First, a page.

7,327 citations

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B. P. Abbott

^{1}, Richard J. Abbott^{1}, T. D. Abbott^{2}, M. R. Abernathy^{3}+970 more•Institutions (114)TL;DR: This second gravitational-wave observation provides improved constraints on stellar populations and on deviations from general relativity.

Abstract: We report the observation of a gravitational-wave signal produced by the coalescence of two stellar-mass black holes. The signal, GW151226, was observed by the twin detectors of the Laser Interferometer Gravitational-Wave Observatory (LIGO) on December 26, 2015 at 03:38:53 UTC. The signal was initially identified within 70 s by an online matched-filter search targeting binary coalescences. Subsequent off-line analyses recovered GW151226 with a network signal-to-noise ratio of 13 and a significance greater than 5 σ. The signal persisted in the LIGO frequency band for approximately 1 s, increasing in frequency and amplitude over about 55 cycles from 35 to 450 Hz, and reached a peak gravitational strain of 3.4+0.7−0.9×10−22. The inferred source-frame initial black hole masses are 14.2+8.3−3.7M⊙ and 7.5+2.3−2.3M⊙ and the final black hole mass is 20.8+6.1−1.7M⊙. We find that at least one of the component black holes has spin greater than 0.2. This source is located at a luminosity distance of 440+180−190 Mpc corresponding to a redshift 0.09+0.03−0.04. All uncertainties define a 90 % credible interval. This second gravitational-wave observation provides improved constraints on stellar populations and on deviations from general relativity.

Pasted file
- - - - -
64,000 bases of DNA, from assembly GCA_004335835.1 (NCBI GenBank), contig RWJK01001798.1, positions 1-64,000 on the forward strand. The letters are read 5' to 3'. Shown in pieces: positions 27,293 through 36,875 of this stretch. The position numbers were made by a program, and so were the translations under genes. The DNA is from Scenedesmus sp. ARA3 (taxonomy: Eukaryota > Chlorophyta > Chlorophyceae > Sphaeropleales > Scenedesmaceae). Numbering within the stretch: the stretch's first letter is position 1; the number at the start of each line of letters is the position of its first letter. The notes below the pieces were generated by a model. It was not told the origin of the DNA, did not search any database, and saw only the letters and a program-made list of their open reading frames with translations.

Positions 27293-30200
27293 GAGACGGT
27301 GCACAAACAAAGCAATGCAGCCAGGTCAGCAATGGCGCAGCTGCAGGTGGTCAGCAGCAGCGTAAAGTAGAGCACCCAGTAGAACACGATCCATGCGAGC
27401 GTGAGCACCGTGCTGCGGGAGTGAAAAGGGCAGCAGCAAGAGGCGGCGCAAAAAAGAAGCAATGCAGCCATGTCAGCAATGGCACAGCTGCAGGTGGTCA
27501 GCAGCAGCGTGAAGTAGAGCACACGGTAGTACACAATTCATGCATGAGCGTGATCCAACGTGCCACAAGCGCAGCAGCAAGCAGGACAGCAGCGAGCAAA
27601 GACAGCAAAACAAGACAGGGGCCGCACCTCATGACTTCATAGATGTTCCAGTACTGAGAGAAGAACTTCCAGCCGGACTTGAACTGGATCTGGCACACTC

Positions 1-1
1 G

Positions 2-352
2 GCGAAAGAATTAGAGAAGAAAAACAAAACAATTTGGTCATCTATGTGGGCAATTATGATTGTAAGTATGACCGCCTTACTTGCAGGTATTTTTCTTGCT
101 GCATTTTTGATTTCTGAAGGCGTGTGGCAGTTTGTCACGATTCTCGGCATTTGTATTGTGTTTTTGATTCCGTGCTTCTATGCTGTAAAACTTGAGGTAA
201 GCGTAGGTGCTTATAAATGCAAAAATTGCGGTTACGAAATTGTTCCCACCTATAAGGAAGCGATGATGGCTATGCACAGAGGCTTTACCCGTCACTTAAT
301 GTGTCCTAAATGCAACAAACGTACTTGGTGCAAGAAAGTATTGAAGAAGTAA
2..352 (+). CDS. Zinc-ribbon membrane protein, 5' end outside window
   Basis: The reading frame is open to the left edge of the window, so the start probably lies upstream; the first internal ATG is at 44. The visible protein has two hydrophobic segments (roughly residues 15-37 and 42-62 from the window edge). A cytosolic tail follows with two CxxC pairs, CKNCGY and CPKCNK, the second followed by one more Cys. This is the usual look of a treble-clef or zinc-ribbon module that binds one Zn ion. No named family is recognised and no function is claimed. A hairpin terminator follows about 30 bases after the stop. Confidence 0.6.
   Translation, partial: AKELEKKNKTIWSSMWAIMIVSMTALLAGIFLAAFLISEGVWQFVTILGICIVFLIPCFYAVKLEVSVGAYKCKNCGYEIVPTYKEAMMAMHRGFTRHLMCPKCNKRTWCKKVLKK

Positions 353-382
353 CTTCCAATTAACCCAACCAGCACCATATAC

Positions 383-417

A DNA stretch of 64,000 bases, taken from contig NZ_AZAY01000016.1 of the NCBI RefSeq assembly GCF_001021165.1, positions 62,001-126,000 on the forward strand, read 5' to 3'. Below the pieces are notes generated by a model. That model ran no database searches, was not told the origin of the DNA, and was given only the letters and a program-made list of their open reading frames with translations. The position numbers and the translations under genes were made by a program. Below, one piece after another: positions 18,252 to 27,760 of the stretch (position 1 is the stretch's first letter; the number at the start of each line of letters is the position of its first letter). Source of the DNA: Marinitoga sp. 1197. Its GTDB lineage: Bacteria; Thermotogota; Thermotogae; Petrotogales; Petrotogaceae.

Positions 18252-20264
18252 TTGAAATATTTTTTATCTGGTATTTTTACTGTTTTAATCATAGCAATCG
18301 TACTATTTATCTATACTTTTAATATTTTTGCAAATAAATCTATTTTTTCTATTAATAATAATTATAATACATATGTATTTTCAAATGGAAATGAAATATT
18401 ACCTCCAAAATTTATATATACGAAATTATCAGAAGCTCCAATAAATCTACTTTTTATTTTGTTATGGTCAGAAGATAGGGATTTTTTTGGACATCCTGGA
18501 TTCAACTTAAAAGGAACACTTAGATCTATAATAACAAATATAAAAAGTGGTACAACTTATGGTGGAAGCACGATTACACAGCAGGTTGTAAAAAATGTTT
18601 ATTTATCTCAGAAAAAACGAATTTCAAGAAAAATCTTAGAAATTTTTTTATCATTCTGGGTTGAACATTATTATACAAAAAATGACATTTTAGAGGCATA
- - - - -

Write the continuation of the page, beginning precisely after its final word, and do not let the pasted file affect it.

3,448 citations

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B. P. Abbott

^{1}, Richard J. Abbott^{1}, T. D. Abbott^{2}, Fausto Acernese^{3}+1195 more•Institutions (139)TL;DR: In this paper, the authors used the observed time delay of $(+1.74\pm 0.05)\,{\rm{s}}$ between GRB 170817A and GW170817 to constrain the difference between the speed of gravity and speed of light to be between $-3

Abstract: On 2017 August 17, the gravitational-wave event GW170817 was observed by the Advanced LIGO and Virgo detectors, and the gamma-ray burst (GRB) GRB 170817A was observed independently by the Fermi Gamma-ray Burst Monitor, and the Anti-Coincidence Shield for the Spectrometer for the International Gamma-Ray Astrophysics Laboratory. The probability of the near-simultaneous temporal and spatial observation of GRB 170817A and GW170817 occurring by chance is $5.0\times {10}^{-8}$. We therefore confirm binary neutron star mergers as a progenitor of short GRBs. The association of GW170817 and GRB 170817A provides new insight into fundamental physics and the origin of short GRBs. We use the observed time delay of $(+1.74\pm 0.05)\,{\rm{s}}$ between GRB 170817A and GW170817 to: (i) constrain the difference between the speed of gravity and the speed of light to be between $-3\times {10}^{-15}$ and $+7\times {10}^{-16}$ times the speed of light, (ii) place new bounds on the violation of Lorentz invariance, (iii) present a new test of the equivalence principle by constraining the Shapiro delay between gravitational and electromagnetic radiation. We also use the time delay to constrain the size and bulk Lorentz factor of the region emitting the gamma-rays. GRB 170817A is the closest short GRB with a known distance, but is between 2 and 6 orders of magnitude less energetic than other bursts with measured redshift. A new generation of gamma-ray detectors, and subthreshold searches in existing detectors, will be essential to detect similar short bursts at greater distances. Finally, we predict a joint detection rate for the Fermi Gamma-ray Burst Monitor and the Advanced LIGO and Virgo detectors of 0.1–1.4 per year during the 2018–2019 observing run and 0.3–1.7 per year at design sensitivity.